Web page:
“But we must not allow these results to mask the need for ongoing support for rural enterprise as the Government seeks to Level Up Britain. Rural areas must not be neglected nor marginalised as 'hard to reach’ when restoring disruption to supplies – a key issue during the pandemic – and, given the wider infrastructure challenges that rural businesses and communities face, all agencies must work together to bolster business resilience.”

“For us, it was about survival”

Wilkins Fine Dining, which provides high-end outside catering for weddings and corporate events, is one rural business in Rothbury, Northumberland, which diversified during Covid-19.

With celebrations postponed and venues closed, chefs Neil and Mary Wilkins created the ‘Rothbury Food Truck’ and sold takeaway meals direct to the community. They also branched out to deliver fruit and veg boxes which proved so successful they opened a shop in the village.

“For us, it was about survival,” said Neil, who trained and worked in five-star restaurants in London, the South of France and America before returning to his native North East.

“From doing two to three weddings a week, our business literally dried up within the first couple of weeks of lockdown and we had to diversify, or we would have had to shut it down.

“The food truck saved our bacon, and I cannot thank the people of Rothbury enough for the fantastic support we have had from them. Similarly, what started with delivering a few fruit and veg boxes to elderly neighbours snowballed to us opening a shop, thanks to community support.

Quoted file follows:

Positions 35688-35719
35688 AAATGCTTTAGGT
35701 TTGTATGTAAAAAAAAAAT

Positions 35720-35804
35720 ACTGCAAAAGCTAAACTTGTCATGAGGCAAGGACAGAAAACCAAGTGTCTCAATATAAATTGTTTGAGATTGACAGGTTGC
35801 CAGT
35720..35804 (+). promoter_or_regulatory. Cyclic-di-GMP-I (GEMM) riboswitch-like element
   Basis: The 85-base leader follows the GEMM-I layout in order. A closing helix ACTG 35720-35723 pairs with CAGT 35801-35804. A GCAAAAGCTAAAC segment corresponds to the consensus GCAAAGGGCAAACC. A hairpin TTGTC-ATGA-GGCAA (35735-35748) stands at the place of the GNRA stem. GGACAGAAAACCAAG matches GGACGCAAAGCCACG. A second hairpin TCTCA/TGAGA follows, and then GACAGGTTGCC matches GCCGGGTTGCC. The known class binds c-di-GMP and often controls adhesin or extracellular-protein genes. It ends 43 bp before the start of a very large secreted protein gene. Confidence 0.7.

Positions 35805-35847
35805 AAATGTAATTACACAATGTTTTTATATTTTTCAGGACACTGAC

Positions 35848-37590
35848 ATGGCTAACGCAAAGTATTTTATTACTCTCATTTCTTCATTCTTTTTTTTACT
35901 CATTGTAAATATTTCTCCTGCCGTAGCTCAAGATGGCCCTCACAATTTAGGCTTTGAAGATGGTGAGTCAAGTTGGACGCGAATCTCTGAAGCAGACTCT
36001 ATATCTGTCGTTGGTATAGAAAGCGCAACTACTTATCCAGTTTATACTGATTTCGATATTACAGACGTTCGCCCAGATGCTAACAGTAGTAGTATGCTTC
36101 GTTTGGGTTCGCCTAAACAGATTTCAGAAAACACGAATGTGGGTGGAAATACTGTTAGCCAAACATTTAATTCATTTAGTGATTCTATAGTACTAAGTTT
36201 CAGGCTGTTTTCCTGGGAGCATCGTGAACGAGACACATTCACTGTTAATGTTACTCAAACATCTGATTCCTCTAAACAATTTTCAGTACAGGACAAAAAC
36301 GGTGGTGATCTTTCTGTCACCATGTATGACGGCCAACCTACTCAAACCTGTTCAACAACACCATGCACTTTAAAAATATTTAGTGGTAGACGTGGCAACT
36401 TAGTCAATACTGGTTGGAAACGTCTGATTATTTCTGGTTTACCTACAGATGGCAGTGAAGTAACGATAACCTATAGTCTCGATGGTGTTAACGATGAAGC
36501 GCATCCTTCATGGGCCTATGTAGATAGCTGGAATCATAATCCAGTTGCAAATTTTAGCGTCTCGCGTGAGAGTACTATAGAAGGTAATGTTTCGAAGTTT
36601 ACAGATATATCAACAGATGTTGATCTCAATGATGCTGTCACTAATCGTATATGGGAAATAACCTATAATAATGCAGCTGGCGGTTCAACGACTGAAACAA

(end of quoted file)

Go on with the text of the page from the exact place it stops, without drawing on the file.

“It’s certainly been a learning curve – from setting up card payments and a booking system for our takeaways to running a shop – and we’ve needed to be resilient. But we’ve been lucky, a lot of rural businesses haven’t made it.”

The survey, led by fellow NICRE founding university partner the Enterprise Research Centre, also found there was widespread uptake of government support with 79% of rural businesses accessing at least one form of support, and they used a range of mechanisms to cope with family and community support key.

Defra and business leaders welcome report

The report has been welcomed by the Department for Environment, Food and Rural Affairs and business leaders.

Minister for Rural Affairs Lord Benyon said: “Rural businesses are central to this Government’s ambitious levelling-up agenda.

“This report demonstrates both the fundamental resilience of rural businesses and the success of government initiatives to help businesses keep going through the pandemic.

“It also underscores the importance of rurally-sensitive and local approaches to economic development to ensure a sustained recovery. By better understanding the needs and experiences of rural businesses, we can continue to help rural areas grow and improve, both socially and economically.”